When I bump into people around town one of the most common questions I get is “what are you working on these days?” so I thought I’d take a few minutes to share my “to do” list with you.
I read a bunch of Steven Covey’s work years ago and I think he offered one of the best ways of slicing up your work load so that you see where you’re spending your time vs. where you should be spending your time. He suggested using a simple two-by-two matrix to identify your highest-priority tasks. His quadrants are defined as follows:
1. Urgent and important tasks (Quadrant I). For example, dealing with a product recall or completing due diligence before an acquisition can be approved.
2. Not urgent but important tasks (Quadrant II). Examples here include developing key business relationships and drafting a plan for how your company will respond to the changes you foresee taking place in your industry 18 months down the road.
3. Urgent but not important tasks (Quadrant III). Examples of these tasks are taking impromptu phone calls from sales reps or fielding a request from a subordinate to help make arrangements for next week’s unit party.
4. Not urgent and not important tasks (Quadrant IV). For instance, surfing the Internet or gossiping around the water cooler.
Covey says Quadrant II is the most significant because it represents the activities that build towards the future rather than reacting to what gets thrown in front of you.
So, here’s what I’ve got going on in my day for each of Covey’s quadrants:
1. Urgent and Important – I spend a lot of time in this quadrant, probably close to 90% of my day ends up dealing with another “can’t wait” priority. Right now the biggest item in this category is the city budget. We’ve got to get the 2007 proposed budget wrapped up and presented to Council before Thanksgiving so that we can then get it passed before the end of December. The budget is one of the most important documents we produce so we’ve got to get it right and with our finances as tight as they are there’s no room for error.
The other big piece of the budget pie this year has been our year long financial strategy sessions. At this point we’ve done our homework and have received a recommendation from the blue ribbon panel. Now I need to take that recommendation on the road and get feedback from the community on it’s contents. We’ve also assembled a survey to solicit information from citizens and we’ve got about 60 survey’s returned to us. I’ve got to summarize the data and evaluate the trends so that I can report them back to Council and the community. Plus there’s a whole lot more information that needs to get out to the general public.
With 180 employees it’s not unusual for personnel items to come knocking on my door. Last week I dealt with a resignation, a new hire and a few small disciplinary measures. We also have a couple of critical vacancies that we’ve had to freeze due to our budget issues and that means everybody else is carrying a heavier load — which is fine but over time frustrations with work load can mount and priorities get compressed so I spend a fair amount of time trying to answer questions of priorities and resolving employee frustrations over the lack of resources.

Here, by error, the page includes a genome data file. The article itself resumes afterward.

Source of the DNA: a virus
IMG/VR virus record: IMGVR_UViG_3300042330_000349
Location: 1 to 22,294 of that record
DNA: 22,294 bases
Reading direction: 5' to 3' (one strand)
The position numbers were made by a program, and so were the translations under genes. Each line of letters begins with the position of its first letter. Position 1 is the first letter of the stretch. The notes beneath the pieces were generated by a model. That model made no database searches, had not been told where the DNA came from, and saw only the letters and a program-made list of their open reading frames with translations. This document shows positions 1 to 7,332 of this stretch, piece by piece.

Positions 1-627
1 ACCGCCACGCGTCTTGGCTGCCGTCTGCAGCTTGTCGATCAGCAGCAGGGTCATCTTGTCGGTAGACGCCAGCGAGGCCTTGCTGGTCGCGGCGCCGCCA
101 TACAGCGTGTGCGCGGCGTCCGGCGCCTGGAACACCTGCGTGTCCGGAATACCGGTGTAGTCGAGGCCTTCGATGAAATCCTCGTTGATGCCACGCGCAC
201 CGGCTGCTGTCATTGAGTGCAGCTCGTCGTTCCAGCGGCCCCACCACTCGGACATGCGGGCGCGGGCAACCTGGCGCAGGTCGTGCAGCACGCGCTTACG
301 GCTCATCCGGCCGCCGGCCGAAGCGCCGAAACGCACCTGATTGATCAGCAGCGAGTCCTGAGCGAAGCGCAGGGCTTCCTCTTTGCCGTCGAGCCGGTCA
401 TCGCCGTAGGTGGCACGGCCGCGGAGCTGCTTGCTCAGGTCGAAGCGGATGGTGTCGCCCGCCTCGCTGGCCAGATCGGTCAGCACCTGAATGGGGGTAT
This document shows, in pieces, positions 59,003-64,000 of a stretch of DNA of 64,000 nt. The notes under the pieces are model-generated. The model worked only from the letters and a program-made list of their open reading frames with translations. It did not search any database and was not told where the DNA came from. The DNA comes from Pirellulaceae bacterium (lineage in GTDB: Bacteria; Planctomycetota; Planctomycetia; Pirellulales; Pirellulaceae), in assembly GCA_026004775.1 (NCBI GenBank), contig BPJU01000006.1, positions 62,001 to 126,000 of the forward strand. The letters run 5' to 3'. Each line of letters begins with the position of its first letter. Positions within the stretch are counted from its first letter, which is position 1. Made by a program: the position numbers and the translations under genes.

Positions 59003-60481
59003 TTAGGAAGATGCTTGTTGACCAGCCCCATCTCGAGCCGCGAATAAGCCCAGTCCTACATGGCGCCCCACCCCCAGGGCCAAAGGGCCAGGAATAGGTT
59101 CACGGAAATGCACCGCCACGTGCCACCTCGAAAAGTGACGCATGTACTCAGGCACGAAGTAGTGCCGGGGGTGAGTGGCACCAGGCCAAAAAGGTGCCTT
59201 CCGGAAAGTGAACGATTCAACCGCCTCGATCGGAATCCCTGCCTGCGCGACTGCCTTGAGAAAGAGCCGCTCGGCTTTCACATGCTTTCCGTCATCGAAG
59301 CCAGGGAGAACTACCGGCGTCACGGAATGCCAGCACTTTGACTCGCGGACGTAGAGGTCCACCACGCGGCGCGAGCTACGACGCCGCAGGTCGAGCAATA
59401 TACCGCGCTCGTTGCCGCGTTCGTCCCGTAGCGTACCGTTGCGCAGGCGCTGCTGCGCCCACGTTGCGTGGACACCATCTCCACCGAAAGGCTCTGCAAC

Downtown Kent is both urgent and important so I spend a lot of time doing whatever I can to get things happening downtown. I have a good bit of time invested in the Main Street program and we continue to work on attracting other redevelopment opportunities downtown. We are working on the demolition of some of the city owned properties downtown and we’re trying to get option prices to purchase the land needed to assemble enough to attract a quality developer. We’re at a stand still with Right Dimensions properties so at this point I’m focusing my time on the other properties downtown.
I’d throw the Old Hotel situation in this category as important and urgent. Renovating the building has been important for 30 years but we’ve finally said it’s also urgent so I’ve been spending a fair amount of time trying to negotiate with the current owner and work with our attorneys to craft legal actions that will stimulate some level of activity on the building. You’d be amazed at how much time this can consume.
A lot of my blog posting work probably also falls into this category. I think it’s important to keep the community engaged and informed but it does take time to keep the stories coming.
Quality of life in the neighborhoods could probably fit into every category but right now it’s still an issue that gets a lot of attention from City Council which means it gets a lot of attention from me. This issue is particularly hard because it’s dealing with behavior issues that are very hard to change and sometimes you get the feeling that no matter how hard you work on legislating “good” behavior it’s a losing battle. That’s why we’ve been trying to spend more time researching success stories in other university cities rather than merely reacting to another weekend of parties. I’ve actually been encouraged by some of the work we’ve discovered in East Lansing Michigan and Charlottesville Virginia — now if I can just get some time to really get into their programs maybe we can begin to shift our strategy to be more proactive. In the meantime we’ve also been meeting with a group of volunteers that want to help out with graffitti and nighttime nuisance issues by re-forming the old party patrol. I think it’s a great idea but again these things take time to organize, plan, and prepare before you just send people out into the streets.